The Raja government has decided that the economy cannot afford the luxury of using natural gas any longer as a transport fuel.
It has directed the gas regulator not to renew licences for CNG stations originally granted for a 15-year period.
The new policy aims to stop use of gas for transport in three years. Eyeing mounting pressure on gas supply, the democratic government applied brake on CNG sales and banned grant of new licences in three provinces in 2008, the year it assumed power.
Balochistan was exempted where new licences were issued over the past four years. Market reports confirmed that hardly 10 per cent of the licences were utilised in the troubled province.
The government directive to Oil and Gas Regulatory Authority (Ogra) clearly marks the beginning of the end of the use of the CNG sector.
The CNG station operators rejected the decision that, they felt, would help only a handful of large profit-making concerns.
“The government was misled and blackmailed by big guns in urea, cement, textiles and power sectors. They spent Rs350 million on projecting their case through media beside spending millions more to buy support in the government”, Ghiyas Abdullah Paracha, Chairman All Pakistan CNG Association, commented over telephone reacting to the decision.
A senior official in Islamabad said the decision was taken after detailed deliberations at the highest level in the government.
“The target is to optimise the benefits of gas for the people. Sometimes the objective conditions necessitate policy changes. The government has a pragmatic approach. We understand that everyone is not going to like it but we are doing what needs to be done”, he said.
“If gas reserves are depleting and there are other more crucial areas of demand for gas in the economy, adjustments become unavoidable”, he added.
The owners of CNG stations contested the government logic that, they felt, was betraying them and the people.
“The projection of total gas demand by CNG stations is highly inflated. Besides, the contribution of the successful CNG sector to the public revenue is under played”, another leader of the sector asserted.
“The CNG sector consumes seven per cent of the total gas consumption in the country and contributes 16 per cent of the total gas revenue. The sector pays highest tariff at Rs618 mmtbu against Rs460 mmtbu of industry. The gas stations pay sales tax at 25 per cent against 16 per cent by industry. The cess for CNG sector is Rs149 against Rs100 for industry”, Paracha pleaded.
Representatives of cement, power, textiles and fertiliser sectors suppor the government’s decision. “The government can possibly not delay the decision any more. When the economy is nearing a tipping point for the lack of investment it is apt for the government to heed the demand of industry”, a textile tycoon from Lahore commented. Similar sentiments were expressed by intended beneficiaries of the policy change.
Azhar Ahsan Thanvi, a leader of CNG operators in Karachi, lamented abrupt changes in the government policy that, he said, would lead to spike in oil import bill deepening the trade deficit crisis beside denting investors confidence.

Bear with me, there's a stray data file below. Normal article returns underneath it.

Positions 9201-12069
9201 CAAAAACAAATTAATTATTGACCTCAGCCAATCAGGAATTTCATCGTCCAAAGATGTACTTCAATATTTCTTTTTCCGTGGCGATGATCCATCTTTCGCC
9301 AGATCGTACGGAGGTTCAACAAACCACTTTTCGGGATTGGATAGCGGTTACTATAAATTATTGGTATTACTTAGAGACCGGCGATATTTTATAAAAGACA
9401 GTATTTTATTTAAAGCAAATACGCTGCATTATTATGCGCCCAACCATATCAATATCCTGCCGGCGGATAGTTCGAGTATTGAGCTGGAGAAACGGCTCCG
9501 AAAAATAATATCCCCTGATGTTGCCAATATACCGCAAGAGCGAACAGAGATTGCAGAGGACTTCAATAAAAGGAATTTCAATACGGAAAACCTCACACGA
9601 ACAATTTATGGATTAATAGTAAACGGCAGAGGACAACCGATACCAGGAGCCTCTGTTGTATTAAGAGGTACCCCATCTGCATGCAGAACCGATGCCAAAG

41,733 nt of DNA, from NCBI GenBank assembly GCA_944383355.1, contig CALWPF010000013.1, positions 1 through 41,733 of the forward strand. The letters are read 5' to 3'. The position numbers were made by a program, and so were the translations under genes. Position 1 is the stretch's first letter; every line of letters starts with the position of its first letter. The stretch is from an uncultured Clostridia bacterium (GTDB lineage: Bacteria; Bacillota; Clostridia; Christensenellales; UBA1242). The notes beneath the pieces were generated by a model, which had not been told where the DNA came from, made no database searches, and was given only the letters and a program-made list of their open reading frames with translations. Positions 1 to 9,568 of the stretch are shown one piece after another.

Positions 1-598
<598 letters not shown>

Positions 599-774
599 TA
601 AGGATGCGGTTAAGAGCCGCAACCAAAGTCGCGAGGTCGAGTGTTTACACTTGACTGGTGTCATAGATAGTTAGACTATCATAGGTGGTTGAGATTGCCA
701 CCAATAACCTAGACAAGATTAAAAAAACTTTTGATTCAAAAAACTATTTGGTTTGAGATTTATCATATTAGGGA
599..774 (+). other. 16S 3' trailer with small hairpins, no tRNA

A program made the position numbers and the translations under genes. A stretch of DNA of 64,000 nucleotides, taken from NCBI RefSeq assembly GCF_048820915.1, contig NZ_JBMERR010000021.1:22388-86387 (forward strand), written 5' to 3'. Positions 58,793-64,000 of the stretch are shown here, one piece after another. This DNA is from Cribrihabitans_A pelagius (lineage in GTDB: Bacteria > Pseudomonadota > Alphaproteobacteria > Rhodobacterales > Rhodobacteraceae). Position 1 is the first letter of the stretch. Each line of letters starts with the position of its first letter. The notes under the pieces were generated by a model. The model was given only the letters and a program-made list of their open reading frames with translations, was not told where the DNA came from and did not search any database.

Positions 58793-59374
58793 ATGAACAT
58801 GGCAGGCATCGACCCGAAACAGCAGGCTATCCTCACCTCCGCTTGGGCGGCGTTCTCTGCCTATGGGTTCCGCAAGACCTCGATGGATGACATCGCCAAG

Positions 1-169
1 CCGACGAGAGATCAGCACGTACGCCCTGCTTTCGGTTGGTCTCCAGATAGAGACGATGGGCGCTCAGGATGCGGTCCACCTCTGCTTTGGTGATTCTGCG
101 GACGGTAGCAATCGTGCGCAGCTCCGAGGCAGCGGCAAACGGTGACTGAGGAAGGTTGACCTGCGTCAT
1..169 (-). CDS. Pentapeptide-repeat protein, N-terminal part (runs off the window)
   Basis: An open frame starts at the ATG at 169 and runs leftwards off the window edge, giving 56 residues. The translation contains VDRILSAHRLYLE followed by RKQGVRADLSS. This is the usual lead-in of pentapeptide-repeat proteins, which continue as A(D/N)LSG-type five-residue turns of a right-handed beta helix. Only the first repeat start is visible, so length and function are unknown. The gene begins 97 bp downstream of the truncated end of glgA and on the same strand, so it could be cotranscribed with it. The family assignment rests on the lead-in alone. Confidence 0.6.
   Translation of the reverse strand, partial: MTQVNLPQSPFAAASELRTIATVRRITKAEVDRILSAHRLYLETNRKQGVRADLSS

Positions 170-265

“A gas station costs about Rs200-250 million. Who is going to compensate for our loss?”, he asked.
PM’s Advisor on Oil and Gas Dr Asim Hussain, who informed the Senate of the policy on July 13 meeting, was not available for comments.
Another well-placed source in Islamabad dismissed the notion that the change is sudden or abrupt.
“I think that twenty years is a fairly reasonable period for one policy. In a fast changing world brimming with ideas and information if the government reassesses a situation and tries to make necessary adjustments, I do not see anything wrong in it”, he said.
“The problem, if any, is with the private sector of Pakistan that lives twenty years behind our times. They lack dynamism and want to cling on to the government support. Besides there can never be an economic policy that pleases all conflicting interests at the same time”, he added.
The last Thursday report points to the complete reversal of the CNG policy announced twenty years ago. In 1992, the government introduced CNG as an alternative cheaper auto fuel. It announced a series of incentives to lure investors. These included price differential between motor gasoline and CNG, duty-free import of CNG kits, deregulated price mechanism, establishment of an independent regulator- Oil and Gas Regulatory Authority (OGRA), etc.
It took the process five years and the first batch of private CNG stations became operational in 1997. The licences were granted by the OGRA to the private operators for 15 years, extendable by another five years. The government then argued that it would reduce dependence on gasoline that was a constant strain on the country’s foreign reserves because of unpredictability in global prices.
The governments’ fears about oil price hike were not baseless. From around $15 per barrel in 1992 to $22 in 1997 the gasoline price crossed $90 by the end of 2007, breached the watershed of $100 in early 2008 and hit a record in July by touching $147 per barrel. After wide fluctuations, the oil prices have eased moderately. On Friday the crude oil was traded at $89.8 per barrel.
To capitalise on the price differential, the private vehicle owners were tempted to install CNG kit despite the cost it entailed. The car assemblers geared their projects to cater to public demand and started production of cars fitted with CNG kits. All these investments would go waste.